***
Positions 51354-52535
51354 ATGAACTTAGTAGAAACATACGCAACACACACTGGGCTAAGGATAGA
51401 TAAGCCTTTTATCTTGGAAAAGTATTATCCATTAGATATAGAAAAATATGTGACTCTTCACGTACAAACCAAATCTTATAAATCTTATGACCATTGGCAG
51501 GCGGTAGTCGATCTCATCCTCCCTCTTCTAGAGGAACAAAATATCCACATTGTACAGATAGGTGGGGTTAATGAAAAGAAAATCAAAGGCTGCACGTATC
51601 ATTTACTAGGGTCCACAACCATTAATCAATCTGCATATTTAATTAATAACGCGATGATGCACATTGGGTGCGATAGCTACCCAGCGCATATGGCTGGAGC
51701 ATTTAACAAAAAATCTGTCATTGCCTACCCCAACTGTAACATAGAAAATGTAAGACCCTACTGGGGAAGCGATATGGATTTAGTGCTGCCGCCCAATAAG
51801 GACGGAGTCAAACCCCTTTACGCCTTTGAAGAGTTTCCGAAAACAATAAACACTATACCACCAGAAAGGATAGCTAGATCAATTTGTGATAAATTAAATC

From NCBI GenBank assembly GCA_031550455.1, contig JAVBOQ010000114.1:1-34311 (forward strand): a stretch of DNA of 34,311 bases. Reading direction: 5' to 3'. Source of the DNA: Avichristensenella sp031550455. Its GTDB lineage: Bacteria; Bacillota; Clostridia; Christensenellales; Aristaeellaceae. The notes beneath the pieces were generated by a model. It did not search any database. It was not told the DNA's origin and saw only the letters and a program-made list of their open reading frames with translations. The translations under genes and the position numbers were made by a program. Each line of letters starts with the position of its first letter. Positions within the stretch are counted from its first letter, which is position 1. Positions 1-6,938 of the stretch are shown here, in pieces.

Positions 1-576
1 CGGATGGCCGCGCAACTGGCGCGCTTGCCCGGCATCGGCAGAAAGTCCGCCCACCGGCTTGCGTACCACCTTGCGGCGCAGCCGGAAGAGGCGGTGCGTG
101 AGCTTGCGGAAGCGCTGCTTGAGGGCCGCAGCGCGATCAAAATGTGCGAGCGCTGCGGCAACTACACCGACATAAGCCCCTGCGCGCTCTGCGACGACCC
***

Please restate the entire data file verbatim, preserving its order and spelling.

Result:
Positions 51354-52535
51354 ATGAACTTAGTAGAAACATACGCAACACACACTGGGCTAAGGATAGA
51401 TAAGCCTTTTATCTTGGAAAAGTATTATCCATTAGATATAGAAAAATATGTGACTCTTCACGTACAAACCAAATCTTATAAATCTTATGACCATTGGCAG
51501 GCGGTAGTCGATCTCATCCTCCCTCTTCTAGAGGAACAAAATATCCACATTGTACAGATAGGTGGGGTTAATGAAAAGAAAATCAAAGGCTGCACGTATC
51601 ATTTACTAGGGTCCACAACCATTAATCAATCTGCATATTTAATTAATAACGCGATGATGCACATTGGGTGCGATAGCTACCCAGCGCATATGGCTGGAGC
51701 ATTTAACAAAAAATCTGTCATTGCCTACCCCAACTGTAACATAGAAAATGTAAGACCCTACTGGGGAAGCGATATGGATTTAGTGCTGCCGCCCAATAAG
51801 GACGGAGTCAAACCCCTTTACGCCTTTGAAGAGTTTCCGAAAACAATAAACACTATACCACCAGAAAGGATAGCTAGATCAATTTGTGATAAATTAAATC

From NCBI GenBank assembly GCA_031550455.1, contig JAVBOQ010000114.1:1-34311 (forward strand): a stretch of DNA of 34,311 bases. Reading direction: 5' to 3'. Source of the DNA: Avichristensenella sp031550455. Its GTDB lineage: Bacteria; Bacillota; Clostridia; Christensenellales; Aristaeellaceae. The notes beneath the pieces were generated by a model. It did not search any database. It was not told the DNA's origin and saw only the letters and a program-made list of their open reading frames with translations. The translations under genes and the position numbers were made by a program. Each line of letters starts with the position of its first letter. Positions within the stretch are counted from its first letter, which is position 1. Positions 1-6,938 of the stretch are shown here, in pieces.

Positions 1-576
1 CGGATGGCCGCGCAACTGGCGCGCTTGCCCGGCATCGGCAGAAAGTCCGCCCACCGGCTTGCGTACCACCTTGCGGCGCAGCCGGAAGAGGCGGTGCGTG
101 AGCTTGCGGAAGCGCTGCTTGAGGGCCGCAGCGCGATCAAAATGTGCGAGCGCTGCGGCAACTACACCGACATAAGCCCCTGCGCGCTCTGCGACGACCC